It has been eye-opening to be part of the gender that is accused of being the root cause of all social and family problems amongst my community here in Singapore, but then again, objectively speaking, I very much agree with that statement. It is interesting to note that while the male members of the community has been accused of such, no one would want to do something or talk about it, either from the accused, or the guilty party! Or perhaps this is a social taboo that someone that is culturally-unaware, like myself, is not supposed to be talking, or in this case, be blogging about.
But seriously, for what it is worth, I seriously think that beyond just the mere accusations and assigning blame to anyone in particular, I do believe that more can be done in order to reverse our social situation. Not that I am a social scientist, or someone who is well-versed in the social affairs of the community, but I guess one probable cause of this could be the seemingly double standards that society, and perhaps parents in particular, have placed over the upbringing of their child. I have seen numerous cases, in families of both within and out of my families, and perhaps in fact, even in families of which I am just a peripheral stakeholder, in which the male younger members are seemingly measured by a different level or standard of upbringing compared to the females. And I am not talking about exacting standards here, just suffice to say that it is a level of which these male members would not be able to live up to when they grow up and become the captains of their own ships, once they are settled down.
On this front, how many times have we seen the young male members being given additional leeways and their lame excuses being given more weight, once they falter. Or the the wide berth that they enjoy in terms of their social lives, or the nonchalant attitude towards actually learning and knowing the inner workings of how to 'run' and lead a family! Surely for what it is worth, and beyond just knowing how to make babies, the male members must be accorded and graded based on a higher level of standards than the other gender! What more with the emphasis that our religion places on the Man of the house being accorded a higher social status, shouldn't the community then be having a higher social standards on the male members of the community and placing social pressures on the 'man of the houses' to better themselves to be good role models, and then, perhaps, just perhaps, things would be better.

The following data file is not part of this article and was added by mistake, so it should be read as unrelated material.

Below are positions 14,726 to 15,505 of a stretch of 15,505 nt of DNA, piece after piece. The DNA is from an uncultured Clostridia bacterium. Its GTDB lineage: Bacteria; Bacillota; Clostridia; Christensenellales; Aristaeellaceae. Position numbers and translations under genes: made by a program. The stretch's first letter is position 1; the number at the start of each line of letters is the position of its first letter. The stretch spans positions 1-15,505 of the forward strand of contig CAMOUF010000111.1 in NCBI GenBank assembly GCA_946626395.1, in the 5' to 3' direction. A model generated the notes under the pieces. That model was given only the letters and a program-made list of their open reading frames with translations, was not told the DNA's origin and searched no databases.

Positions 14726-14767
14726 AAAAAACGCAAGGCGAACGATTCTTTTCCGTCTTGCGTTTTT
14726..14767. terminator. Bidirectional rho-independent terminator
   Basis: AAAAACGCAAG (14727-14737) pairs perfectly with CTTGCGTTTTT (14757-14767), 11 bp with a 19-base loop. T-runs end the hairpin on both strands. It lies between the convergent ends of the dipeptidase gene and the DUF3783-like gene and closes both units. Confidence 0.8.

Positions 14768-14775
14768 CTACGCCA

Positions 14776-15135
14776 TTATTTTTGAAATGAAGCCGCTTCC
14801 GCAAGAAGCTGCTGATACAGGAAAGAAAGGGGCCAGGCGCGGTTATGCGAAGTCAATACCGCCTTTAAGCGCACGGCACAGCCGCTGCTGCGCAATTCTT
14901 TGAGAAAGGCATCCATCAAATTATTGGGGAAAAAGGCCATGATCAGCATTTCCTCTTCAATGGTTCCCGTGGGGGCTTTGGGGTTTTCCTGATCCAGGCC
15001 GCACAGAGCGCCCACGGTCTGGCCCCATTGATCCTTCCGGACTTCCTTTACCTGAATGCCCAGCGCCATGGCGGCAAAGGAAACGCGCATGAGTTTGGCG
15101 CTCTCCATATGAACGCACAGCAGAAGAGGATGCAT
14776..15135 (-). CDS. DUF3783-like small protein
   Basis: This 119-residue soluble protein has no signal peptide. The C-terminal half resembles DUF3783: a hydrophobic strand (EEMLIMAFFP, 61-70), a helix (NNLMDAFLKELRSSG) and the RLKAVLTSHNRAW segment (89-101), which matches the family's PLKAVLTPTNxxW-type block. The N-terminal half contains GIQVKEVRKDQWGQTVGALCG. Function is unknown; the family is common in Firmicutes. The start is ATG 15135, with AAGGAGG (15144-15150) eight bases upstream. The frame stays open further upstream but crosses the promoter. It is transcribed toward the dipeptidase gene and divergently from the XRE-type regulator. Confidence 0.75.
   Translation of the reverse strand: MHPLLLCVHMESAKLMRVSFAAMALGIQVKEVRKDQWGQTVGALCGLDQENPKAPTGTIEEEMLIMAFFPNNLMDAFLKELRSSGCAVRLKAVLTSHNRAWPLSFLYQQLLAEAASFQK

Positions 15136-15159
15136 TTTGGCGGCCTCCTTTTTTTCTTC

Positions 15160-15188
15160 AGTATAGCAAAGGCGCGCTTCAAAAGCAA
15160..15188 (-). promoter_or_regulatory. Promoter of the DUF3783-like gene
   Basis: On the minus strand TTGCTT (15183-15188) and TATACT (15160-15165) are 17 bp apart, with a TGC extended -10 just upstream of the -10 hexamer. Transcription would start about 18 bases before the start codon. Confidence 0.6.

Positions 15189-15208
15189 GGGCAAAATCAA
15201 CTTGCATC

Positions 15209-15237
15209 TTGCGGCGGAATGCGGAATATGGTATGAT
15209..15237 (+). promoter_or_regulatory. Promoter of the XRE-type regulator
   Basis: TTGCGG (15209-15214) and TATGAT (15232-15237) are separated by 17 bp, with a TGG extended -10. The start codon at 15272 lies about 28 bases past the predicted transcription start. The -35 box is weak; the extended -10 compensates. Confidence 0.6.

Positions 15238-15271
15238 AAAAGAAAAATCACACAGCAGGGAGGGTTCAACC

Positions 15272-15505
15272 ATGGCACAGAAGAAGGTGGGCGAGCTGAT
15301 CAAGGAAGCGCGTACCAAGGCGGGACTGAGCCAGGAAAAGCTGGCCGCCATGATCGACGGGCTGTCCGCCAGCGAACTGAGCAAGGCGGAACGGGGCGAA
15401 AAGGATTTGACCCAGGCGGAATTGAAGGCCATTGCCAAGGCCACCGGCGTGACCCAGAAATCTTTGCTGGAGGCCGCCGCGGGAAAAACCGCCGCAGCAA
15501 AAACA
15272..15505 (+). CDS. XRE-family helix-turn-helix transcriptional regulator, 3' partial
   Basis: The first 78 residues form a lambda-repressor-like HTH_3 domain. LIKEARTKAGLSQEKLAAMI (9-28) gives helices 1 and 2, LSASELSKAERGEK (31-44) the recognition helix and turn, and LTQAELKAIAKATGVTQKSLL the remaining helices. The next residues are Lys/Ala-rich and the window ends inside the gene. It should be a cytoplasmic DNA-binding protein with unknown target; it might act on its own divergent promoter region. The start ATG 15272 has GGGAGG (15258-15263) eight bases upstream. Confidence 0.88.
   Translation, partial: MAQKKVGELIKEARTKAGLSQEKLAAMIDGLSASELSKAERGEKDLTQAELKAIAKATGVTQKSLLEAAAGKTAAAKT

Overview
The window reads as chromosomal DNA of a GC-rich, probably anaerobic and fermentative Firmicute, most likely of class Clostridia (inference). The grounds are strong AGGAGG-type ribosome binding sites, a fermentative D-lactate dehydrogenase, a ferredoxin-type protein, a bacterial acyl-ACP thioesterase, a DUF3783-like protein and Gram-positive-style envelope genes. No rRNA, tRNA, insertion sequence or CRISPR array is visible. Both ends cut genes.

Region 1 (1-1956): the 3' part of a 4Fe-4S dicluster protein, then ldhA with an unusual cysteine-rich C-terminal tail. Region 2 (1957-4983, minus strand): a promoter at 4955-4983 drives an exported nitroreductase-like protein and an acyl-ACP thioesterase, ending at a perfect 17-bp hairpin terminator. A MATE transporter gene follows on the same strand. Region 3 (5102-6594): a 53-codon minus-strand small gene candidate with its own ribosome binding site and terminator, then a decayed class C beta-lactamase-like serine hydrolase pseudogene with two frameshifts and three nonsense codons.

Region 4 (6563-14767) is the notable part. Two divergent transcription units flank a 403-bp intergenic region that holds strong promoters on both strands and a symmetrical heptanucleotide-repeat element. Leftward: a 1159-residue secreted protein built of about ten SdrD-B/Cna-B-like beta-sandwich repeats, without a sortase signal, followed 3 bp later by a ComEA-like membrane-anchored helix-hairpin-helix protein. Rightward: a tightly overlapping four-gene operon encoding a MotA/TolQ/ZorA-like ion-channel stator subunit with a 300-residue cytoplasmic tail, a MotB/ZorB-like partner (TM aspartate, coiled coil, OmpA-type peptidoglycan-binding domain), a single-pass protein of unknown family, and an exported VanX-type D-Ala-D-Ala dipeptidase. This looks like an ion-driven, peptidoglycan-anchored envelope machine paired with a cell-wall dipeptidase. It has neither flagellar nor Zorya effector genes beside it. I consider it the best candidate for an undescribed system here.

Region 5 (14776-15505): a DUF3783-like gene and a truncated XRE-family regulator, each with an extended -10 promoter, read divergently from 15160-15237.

But at times sadly, it is the parents of these very families that are facing these social problems who would have the higher propensity to be the ones who are 'producing' such male members. But then again, to be fair, I have seen my fair share of those from a normal regular families too. I guess it is very much about the kind of values and upbringing practices that the parents practices as the child grows up that matters more! And surprisingly, these seemingly preferential treatment towards the young male members of the family are more pervasive amongst the...surprise...mothers of the family! Seriously how many times have we seen these boys being given more leeway by the mothers than the fathers. Yah...perhaps the fathers are mostly not around due to the fact that they are out working, but it is really times like these, when the child is growing up, that perhaps, the mothers can really emphasise these qualities of leadership amongst their sons, and perhaps expect from them a higher level of 'sonship', compared to their female siblings! Make them do their beds, laundry, and their own coffee...(which reminds me about the fact that one of my friends actually still have his mum make for him his coffee even when he was already 23 years old!..hmm, so who is to blame here!?) Expect from them a higher level of performance in what ever that they do, well actually, more so in their academic outputs, since the society here in Singapore is very much academic-results driven during their teenage years! And to top it all off, enforce in them qualities and virtues that will make them good leaders, of both their families, and on a larger scale, the community. For what it is worth, it does require a Herculean social shift in some of the thinking about how parents raise their children in order to reverse the trend, but again, i must add, though this is not a blame game, lest we fail to do something now, it will STILL be a blame game generations from now...the guilty party will still stand at the guilty dock, and nothing better would ever come out of it if nothing is done!